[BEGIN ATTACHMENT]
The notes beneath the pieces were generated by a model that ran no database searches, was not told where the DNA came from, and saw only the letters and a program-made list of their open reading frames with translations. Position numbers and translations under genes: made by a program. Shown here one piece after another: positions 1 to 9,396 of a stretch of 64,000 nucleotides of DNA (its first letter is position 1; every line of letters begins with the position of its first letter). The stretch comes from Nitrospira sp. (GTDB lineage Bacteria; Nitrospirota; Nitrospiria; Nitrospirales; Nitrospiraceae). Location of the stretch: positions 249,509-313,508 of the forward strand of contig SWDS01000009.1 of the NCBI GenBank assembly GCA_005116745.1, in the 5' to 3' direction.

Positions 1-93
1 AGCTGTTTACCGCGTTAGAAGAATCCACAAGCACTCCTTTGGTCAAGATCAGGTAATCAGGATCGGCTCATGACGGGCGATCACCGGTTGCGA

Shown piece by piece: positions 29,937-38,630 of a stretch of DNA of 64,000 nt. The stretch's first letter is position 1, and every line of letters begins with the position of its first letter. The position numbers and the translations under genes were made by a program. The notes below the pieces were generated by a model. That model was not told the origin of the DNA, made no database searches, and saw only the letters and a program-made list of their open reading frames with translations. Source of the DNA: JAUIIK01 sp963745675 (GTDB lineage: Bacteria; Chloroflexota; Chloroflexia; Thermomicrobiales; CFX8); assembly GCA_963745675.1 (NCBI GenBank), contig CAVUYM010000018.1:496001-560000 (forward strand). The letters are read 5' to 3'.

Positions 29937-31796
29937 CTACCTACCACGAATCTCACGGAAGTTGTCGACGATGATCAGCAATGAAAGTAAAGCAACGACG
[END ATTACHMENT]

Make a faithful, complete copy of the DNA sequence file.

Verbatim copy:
The notes beneath the pieces were generated by a model that ran no database searches, was not told where the DNA came from, and saw only the letters and a program-made list of their open reading frames with translations. Position numbers and translations under genes: made by a program. Shown here one piece after another: positions 1 to 9,396 of a stretch of 64,000 nucleotides of DNA (its first letter is position 1; every line of letters begins with the position of its first letter). The stretch comes from Nitrospira sp. (GTDB lineage Bacteria; Nitrospirota; Nitrospiria; Nitrospirales; Nitrospiraceae). Location of the stretch: positions 249,509-313,508 of the forward strand of contig SWDS01000009.1 of the NCBI GenBank assembly GCA_005116745.1, in the 5' to 3' direction.

Positions 1-93
1 AGCTGTTTACCGCGTTAGAAGAATCCACAAGCACTCCTTTGGTCAAGATCAGGTAATCAGGATCGGCTCATGACGGGCGATCACCGGTTGCGA

Shown piece by piece: positions 29,937-38,630 of a stretch of DNA of 64,000 nt. The stretch's first letter is position 1, and every line of letters begins with the position of its first letter. The position numbers and the translations under genes were made by a program. The notes below the pieces were generated by a model. That model was not told the origin of the DNA, made no database searches, and saw only the letters and a program-made list of their open reading frames with translations. Source of the DNA: JAUIIK01 sp963745675 (GTDB lineage: Bacteria; Chloroflexota; Chloroflexia; Thermomicrobiales; CFX8); assembly GCA_963745675.1 (NCBI GenBank), contig CAVUYM010000018.1:496001-560000 (forward strand). The letters are read 5' to 3'.

Positions 29937-31796
29937 CTACCTACCACGAATCTCACGGAAGTTGTCGACGATGATCAGCAATGAAAGTAAAGCAACGACG